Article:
Older workers still struggling with work/life balance

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By Candice Harris, Barbara Myers & Jarrod Haar* of The Conversation

The idea that we can comfortably manage all facets of life – work, family and other responsibilities – is appealing. But in reality, there is no one-size-fits-all solution to work-life balance – especially for older workers.

Making up a third of the New Zealand workforce, older workers (aged 55 and older) are a growing cohort in the economy.

There is the temptation to treat everyone in this age bracket as the same. But new research from the Auckland University of Technology and Massey University, shows this is a mistake. In fact, the support older workers want in order to achieve better work-life balance can differ as they age.

Indeed, the lives of older workers can vary greatly when it comes to employment, family structure, financial resources, time and wellbeing.

Anxiety, depression and older workers

The goal of the research carried out by Professors Candice Harris and Jarrod Haar, along with Associate Professor Barbara Myers, was to better understand the effects of work-life balance on anxiety and depression caused by job stress among older workers.

This is important as older people are often invisible in conversations about mental health. However, having older workers who are mentally strong, healthy and productive is increasingly essential for businesses.

Older workers themselves should also seek to understand what drives and diminishes their own work-life balance. It is an important predictor of wellbeing – especially as workers 55 and over could be an “older” worker for decades to come.

Work-life balance at different ages

Overall, the research found age – and proximity to the traditional retirement age – are important factors in how workers respond to work-life balance. Workers in the 55-59 age group still have a relatively long career ahead. For them, balancing work and life is especially beneficial.

The average levels of work-life balance among the older workers studied were high, comparing well with similar studies looking at other age groups. Those reporting high levels of work-life balance said they were able to comfortably manage their work, family and other responsibilities.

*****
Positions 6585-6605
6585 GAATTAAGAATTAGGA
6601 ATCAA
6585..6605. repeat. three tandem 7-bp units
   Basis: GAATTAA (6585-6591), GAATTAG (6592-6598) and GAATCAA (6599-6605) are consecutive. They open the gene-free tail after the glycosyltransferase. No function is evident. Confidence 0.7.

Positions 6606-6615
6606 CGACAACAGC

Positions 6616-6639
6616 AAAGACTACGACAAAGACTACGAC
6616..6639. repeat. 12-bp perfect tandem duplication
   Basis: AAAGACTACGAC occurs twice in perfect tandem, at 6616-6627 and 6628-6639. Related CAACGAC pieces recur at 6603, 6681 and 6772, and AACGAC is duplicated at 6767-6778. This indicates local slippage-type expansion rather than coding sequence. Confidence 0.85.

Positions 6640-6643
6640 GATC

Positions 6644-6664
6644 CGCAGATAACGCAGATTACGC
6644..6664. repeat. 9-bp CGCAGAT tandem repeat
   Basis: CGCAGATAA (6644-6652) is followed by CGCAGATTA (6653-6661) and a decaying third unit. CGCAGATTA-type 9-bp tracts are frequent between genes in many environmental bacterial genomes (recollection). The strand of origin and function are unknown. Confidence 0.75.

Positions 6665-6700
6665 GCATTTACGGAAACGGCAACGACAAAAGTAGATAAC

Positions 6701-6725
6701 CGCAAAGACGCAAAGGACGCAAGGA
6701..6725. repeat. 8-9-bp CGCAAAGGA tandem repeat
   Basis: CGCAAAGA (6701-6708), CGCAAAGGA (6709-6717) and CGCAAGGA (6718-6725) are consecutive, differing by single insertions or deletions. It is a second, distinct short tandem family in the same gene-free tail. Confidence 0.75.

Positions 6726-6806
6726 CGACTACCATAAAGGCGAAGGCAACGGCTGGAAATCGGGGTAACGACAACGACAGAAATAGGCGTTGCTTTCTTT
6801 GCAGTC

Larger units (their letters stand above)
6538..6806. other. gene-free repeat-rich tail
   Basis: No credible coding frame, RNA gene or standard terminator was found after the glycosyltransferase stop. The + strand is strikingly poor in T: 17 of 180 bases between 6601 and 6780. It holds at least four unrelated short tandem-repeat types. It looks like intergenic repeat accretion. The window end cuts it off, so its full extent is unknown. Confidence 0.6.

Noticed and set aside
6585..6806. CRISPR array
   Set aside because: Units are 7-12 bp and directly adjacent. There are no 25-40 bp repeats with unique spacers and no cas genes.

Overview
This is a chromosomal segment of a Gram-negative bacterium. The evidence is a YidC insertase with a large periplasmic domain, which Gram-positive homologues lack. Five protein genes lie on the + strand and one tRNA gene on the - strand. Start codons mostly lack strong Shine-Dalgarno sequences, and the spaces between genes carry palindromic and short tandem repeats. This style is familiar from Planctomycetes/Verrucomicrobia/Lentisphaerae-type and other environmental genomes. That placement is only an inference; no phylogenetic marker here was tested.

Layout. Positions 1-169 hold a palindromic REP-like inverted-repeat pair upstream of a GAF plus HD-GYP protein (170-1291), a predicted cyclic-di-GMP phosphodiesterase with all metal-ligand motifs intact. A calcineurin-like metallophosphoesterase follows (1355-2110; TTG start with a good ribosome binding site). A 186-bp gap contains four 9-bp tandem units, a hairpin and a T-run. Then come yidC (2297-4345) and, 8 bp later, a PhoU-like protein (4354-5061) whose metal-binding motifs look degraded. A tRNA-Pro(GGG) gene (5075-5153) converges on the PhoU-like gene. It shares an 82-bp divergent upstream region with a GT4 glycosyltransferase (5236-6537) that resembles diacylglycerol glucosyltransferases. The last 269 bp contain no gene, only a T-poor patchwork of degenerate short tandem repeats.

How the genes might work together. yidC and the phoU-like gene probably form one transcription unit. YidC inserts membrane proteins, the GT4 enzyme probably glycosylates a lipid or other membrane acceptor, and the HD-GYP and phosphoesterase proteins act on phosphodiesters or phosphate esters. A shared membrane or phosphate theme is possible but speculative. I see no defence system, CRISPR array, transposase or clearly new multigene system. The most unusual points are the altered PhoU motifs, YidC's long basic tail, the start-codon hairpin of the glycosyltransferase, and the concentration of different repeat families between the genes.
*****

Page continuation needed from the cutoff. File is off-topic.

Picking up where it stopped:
Job stress (when the demands of work exceed the resources of the employee), job anxiety (when the job is mentally stimulating but not enjoyable), and job depression (when there is little mental stimulation or enjoyment), can all affect wellbeing at work.

However, the 55–59-year-olds reported higher levels of job stress than older respondents. These younger older workers reported juggling stress that was fuelled by high job demands. Workers in this group were also managing the needs of younger families, often including children in their teenage years.

But respondents reported they experienced less stress in their jobs when their work-life balance was high. They subsequently had lower levels of anxiety and depression.

The younger cohort (55–59 years) reported the strongest benefits of having work-life balance. This effect reduced but remained significant as employees aged.

Respondents who were 65 and older reported a reduction in job stress, and at levels significantly higher than the younger cohort with greater work-life balance.

The analysis also showed the ‘retirement’ group (those aged 65 and older) had the highest work-life balance, perhaps highlighting the strength of being ‘retired’ (and receiving government income) while also being in paid employment.

At low levels of work-life balance, there was a significant difference in levels of job stress. Those in the younger age group (55–59 years) reported higher levels of job stress than respondents in the older age group.

When compared with respondents with high work-life balance, these differences were reversed, with respondents in the younger age group (55–59 years) reporting significantly lower job stress than the older age group.

Employers need to think differently

Managers need to understand that older workers are not a uniform group. It is important to develop age-relevant approaches to support the work-life balance of older employees.

Employers also need to consider how to allocate resources to support employee work-life balance across their lifespan.

Candice Harris is Professor of Management at the Auckland University of Technology. Barbara Myers is Associate Professor at Auckland University of Technology’s Department of Management. Jarrod Haar is Dean’s Chair in Management and Māori Business at Massey University.

This story was originally published by The Conversation

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